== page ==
Key habitats among new World Heritage sites

Discover the natural wonders that have been inscribed on the World Heritage List in 2017, four of them following IUCN’s advice

Four outstanding natural areas recommended for inscription by the International Union for Conservation of Nature (IUCN) are among the new sites added to the World Heritage List. These include crucial habitats for iconic plant and animal species, many of them threatened. The inscriptions were approved at the 41st World Heritage Committee meeting in Kraków, Poland.

IUCN is the official advisory body on nature to the World Heritage Committee. It is responsible for evaluating all candidate sites proposed for inscription on the World Heritage List for their natural values. It also recommends necessary action to support listed natural sites facing threats.

Los Alerces National Park

Photos: © IUCN / Tilman Jaeger

Located in Patagonia, in the southern tip of South America, Argentina’s Los Alerces National Park boasts forests which include the second longest-living tree species on Earth – the Endangered alerce or Patagonian cypress.

The site’s oldest recorded tree is a 2,600-year-old, 60-metre-high alerce. The area contains some 7,000 hectares of old-growth alerce stands, which amount to over a third of all alerce forests remaining in Argentina.

Los Alerces National Park is located within a larger forest region, which is recognised as a global conservation priority. IUCN has encouraged Argentina and neighbouring Chile to consider future extensions to the new World Heritage site.

Discover more photos of Los Alerces National Park

Qinghai Hoh Xil

Photos: © IUCN / Chimed Ochir Bazarsad

Covering an area of 3.7 million hectares in the world’s largest, highest and youngest plateau, Qinghai Hoh Xil hosts many species found nowhere else on Earth. It supports the life cycle of Tibetan antelopes, which give birth in the site after a long migration.

Qinghai Hoh Xil is sometimes referred to as the world’s “third pole”, due to its frigid climatic extremes. The plateau’s many glaciers, rivers, streams and lakes feed one of the most important sources of freshwater on the planet.

The traditional use of the site by nomadic herders has co-existed with nature for millenia. The World Heritage listing unequivocally supports the rights of the Tibetan pastoralists in the area.

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Landscapes of Dauria
Mongolia and Russia

Photos: © IUCN / Maja Vasilisevic and Wendy Strahm

Located in Mongolia and Russia, the Landscapes of Dauria act as a stopover point for more than 3 million migrating birds within the East Asia-Australasian flyway, including 16 globally endangered bird species.

Composed of four parts stretching over nearly 1 million hectares of the much larger ecoregion, which extends from eastern Mongolia to Russian Siberia and into north-eastern China, the site is one of the best preserved examples of Daurian Steppe Ecoregion.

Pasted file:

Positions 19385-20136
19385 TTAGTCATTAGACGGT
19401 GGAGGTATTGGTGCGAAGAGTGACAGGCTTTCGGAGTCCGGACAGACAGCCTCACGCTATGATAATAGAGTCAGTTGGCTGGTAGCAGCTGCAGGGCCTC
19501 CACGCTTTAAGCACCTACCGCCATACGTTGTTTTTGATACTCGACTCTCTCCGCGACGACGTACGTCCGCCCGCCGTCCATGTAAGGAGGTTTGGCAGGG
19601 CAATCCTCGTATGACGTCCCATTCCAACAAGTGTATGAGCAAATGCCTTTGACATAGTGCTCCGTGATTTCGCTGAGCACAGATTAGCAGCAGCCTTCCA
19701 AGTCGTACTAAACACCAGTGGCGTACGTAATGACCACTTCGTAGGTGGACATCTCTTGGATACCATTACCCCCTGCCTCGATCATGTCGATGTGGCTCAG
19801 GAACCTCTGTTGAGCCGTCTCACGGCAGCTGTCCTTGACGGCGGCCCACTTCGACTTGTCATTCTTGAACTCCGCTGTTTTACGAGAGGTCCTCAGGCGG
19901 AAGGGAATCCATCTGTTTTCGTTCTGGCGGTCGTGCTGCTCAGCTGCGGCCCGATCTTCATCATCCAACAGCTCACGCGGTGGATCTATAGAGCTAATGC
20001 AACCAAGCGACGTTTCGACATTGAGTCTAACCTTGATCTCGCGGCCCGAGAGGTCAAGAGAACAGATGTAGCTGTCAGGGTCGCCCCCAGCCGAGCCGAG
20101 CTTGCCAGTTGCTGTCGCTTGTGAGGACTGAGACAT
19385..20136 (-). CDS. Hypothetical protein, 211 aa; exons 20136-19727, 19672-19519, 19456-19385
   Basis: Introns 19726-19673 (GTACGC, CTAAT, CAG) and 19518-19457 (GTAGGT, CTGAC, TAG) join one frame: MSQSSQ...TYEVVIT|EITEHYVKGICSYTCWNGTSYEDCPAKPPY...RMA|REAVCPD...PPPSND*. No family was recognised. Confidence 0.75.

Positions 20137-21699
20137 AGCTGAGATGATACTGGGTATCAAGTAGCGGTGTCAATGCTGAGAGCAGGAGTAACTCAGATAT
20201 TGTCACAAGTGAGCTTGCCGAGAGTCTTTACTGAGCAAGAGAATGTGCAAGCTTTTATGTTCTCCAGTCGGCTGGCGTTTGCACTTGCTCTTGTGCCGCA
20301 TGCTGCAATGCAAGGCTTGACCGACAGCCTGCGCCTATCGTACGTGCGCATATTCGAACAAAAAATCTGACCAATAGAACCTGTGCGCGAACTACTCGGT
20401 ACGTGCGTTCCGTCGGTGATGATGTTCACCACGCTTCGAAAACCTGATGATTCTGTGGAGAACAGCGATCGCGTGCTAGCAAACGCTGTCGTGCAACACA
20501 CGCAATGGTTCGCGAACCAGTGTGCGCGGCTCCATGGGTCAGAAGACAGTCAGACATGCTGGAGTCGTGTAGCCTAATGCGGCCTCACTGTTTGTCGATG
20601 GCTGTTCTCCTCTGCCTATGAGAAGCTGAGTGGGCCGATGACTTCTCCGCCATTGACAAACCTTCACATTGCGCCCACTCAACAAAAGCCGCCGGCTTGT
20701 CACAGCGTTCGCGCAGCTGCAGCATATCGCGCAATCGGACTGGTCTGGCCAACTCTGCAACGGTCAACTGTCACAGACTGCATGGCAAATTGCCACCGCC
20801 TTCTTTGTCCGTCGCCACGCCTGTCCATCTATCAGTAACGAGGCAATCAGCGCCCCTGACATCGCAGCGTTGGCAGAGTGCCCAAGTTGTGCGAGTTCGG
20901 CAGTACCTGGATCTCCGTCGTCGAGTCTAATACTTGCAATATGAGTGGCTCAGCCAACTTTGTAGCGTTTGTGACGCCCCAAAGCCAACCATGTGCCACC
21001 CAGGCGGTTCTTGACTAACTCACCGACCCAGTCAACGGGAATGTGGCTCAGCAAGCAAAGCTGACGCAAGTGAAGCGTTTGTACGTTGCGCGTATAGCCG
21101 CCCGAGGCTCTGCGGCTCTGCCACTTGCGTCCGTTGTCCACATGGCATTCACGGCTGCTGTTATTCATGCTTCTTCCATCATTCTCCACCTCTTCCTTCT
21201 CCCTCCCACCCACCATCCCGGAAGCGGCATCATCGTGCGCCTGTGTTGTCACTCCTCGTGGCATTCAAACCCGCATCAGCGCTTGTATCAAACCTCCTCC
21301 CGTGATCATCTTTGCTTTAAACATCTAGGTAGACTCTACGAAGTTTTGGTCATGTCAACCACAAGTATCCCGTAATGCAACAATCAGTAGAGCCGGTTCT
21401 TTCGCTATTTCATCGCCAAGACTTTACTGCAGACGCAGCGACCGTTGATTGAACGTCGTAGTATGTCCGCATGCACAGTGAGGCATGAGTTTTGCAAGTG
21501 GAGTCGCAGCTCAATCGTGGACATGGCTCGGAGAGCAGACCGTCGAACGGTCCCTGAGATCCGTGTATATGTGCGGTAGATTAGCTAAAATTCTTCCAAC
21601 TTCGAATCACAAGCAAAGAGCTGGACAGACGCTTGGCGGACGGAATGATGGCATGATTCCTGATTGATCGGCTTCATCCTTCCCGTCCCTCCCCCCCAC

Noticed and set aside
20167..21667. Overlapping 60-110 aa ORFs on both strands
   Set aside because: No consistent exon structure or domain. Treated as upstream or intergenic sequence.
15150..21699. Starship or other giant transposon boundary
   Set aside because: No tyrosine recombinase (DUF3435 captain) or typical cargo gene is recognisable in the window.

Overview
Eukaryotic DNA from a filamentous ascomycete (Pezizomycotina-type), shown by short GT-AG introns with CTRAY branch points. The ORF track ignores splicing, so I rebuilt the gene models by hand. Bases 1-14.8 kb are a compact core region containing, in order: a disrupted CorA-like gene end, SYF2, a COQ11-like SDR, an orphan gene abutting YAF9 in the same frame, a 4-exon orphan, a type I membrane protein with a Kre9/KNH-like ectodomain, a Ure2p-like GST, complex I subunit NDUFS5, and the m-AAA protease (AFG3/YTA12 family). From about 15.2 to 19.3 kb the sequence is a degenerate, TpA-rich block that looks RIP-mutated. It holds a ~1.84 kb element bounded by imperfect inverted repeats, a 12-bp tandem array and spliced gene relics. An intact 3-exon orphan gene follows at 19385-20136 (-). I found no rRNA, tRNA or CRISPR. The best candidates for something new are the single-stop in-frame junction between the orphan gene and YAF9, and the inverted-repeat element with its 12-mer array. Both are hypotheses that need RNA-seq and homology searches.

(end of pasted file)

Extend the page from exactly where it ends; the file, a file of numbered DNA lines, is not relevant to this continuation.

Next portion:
Nomadic communities have been dwelling in the Dauria region for nearly 3,000 years. Traditional grazing continues to shape the ecology of these landscapes.

Discover more photos of the Landscapes of Dauria

W-Arly-Pendjari Complex
Benin, Burkina Faso and Niger

Photos: © IUCN / Thierry Lefebvre

The W-Arly-Pendjari Complex has become a new site on the World Heritage List, following a 1.5-million-hectare extension to Niger’s W National Park, which acquired World Heritage status in 1996. In total, the area now covers more than 1,700,000 ha.

The W-Arly-Pendjari Complex is home to 70 species of mammals. These include 10 species of antelopes, such as the kobs. It is also home to 8,900 elephants and is the last area in West Africa to have a significant population of lions.

It also hosts four of Africa’s “Big Five” game species: the lion, the elephant and the leopard - which are all listed as Vulnerable on the IUCN Red List of Threatened Species™ - and the buffalo.

See more photos of the W-Arly-Pendjari Complex

Primeval Beech Forests of the Carpathians and Other Regions of Europe

Albania, Austria, Belgium, Bulgaria, Croatia, Germany, Italy, Romania, Slovakia, Slovenia, Spain, Ukraine

The World Heritage Committee also approved a proposal by 10 countries in Europe to inscribe 63 areas of beech forests as an extension to an existing World Heritage site in Germany, Slovakia and Ukraine.

The expanded site is now listed as the Primeval Beech Forests of the Carpathians and Other Regions of Europe. The addition will protect a range of important and threatened forests.

However IUCN pointed out that not all of its components met the standards for a World Heritage inscription, and a series of improvements are now needed to ensure its full compliance with the World Heritage Convention’s requirements.

Photo: © IUCN / Elena Osipova

Natural World Heritage sites are globally recognised as the world’s most significant protected areas and include iconic places such as the Galápagos Islands, Yellowstone, Ha Long Bay and the Serengeti.

At the centre of the World Heritage Convention lies the idea that some places are so valuable to humanity, it is our collective responsibility to protect and pass them on to future generations.

Following this year's World Heritage Committee meeting, the World Heritage List includes 243 sites with natural values.